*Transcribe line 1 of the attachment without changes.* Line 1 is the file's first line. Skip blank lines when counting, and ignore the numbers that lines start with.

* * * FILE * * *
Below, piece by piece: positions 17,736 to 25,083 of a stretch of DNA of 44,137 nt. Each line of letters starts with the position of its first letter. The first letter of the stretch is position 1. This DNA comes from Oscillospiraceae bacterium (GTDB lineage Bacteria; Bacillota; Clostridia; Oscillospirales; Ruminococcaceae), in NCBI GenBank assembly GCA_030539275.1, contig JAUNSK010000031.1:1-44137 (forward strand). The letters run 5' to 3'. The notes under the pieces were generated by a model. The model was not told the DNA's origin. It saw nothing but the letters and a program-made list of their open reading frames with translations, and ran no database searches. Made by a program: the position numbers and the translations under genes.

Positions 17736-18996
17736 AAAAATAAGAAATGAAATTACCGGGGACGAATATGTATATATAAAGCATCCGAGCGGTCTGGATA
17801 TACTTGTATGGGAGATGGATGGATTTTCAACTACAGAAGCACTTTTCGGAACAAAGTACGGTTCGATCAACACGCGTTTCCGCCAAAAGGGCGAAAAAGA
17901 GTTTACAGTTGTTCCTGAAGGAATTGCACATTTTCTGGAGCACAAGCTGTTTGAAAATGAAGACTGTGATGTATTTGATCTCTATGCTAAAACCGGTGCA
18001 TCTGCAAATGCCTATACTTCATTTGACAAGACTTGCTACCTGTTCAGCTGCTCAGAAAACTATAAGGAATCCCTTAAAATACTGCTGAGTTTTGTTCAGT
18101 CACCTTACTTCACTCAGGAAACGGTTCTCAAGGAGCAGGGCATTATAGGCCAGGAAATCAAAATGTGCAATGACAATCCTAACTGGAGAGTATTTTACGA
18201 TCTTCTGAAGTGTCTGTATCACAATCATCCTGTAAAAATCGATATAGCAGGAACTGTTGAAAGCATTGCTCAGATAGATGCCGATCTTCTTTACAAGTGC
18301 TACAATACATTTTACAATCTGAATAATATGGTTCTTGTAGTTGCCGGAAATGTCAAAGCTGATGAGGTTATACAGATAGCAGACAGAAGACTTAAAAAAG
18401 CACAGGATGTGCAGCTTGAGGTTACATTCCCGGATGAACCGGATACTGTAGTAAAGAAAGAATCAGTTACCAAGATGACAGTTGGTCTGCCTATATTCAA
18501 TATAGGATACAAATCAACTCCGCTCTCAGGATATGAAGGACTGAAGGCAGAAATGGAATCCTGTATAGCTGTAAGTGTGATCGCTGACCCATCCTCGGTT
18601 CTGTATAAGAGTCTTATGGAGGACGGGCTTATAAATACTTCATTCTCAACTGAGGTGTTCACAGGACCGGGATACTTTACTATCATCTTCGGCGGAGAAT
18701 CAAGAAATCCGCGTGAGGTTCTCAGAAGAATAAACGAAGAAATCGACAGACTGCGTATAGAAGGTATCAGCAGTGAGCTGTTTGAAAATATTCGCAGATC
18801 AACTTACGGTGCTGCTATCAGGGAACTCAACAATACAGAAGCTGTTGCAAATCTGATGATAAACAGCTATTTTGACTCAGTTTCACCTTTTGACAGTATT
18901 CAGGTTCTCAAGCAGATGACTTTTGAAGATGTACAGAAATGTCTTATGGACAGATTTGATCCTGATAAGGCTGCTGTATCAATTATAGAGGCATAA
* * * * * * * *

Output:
Below, piece by piece: positions 17,736 to 25,083 of a stretch of DNA of 44,137 nt. Each line of letters starts with the position of its first letter. The first letter of the stretch is position 1. This DNA comes from Oscillospiraceae bacterium (GTDB lineage Bacteria; Bacillota; Clostridia; Oscillospirales; Ruminococcaceae), in NCBI GenBank assembly GCA_030539275.1, contig JAUNSK010000031.1:1-44137 (forward strand). The letters run 5' to 3'. The notes under the pieces were generated by a model. The model was not told the DNA's origin. It saw nothing but the letters and a program-made list of their open reading frames with translations, and ran no database searches. Made by a program: the position numbers and the translations under genes.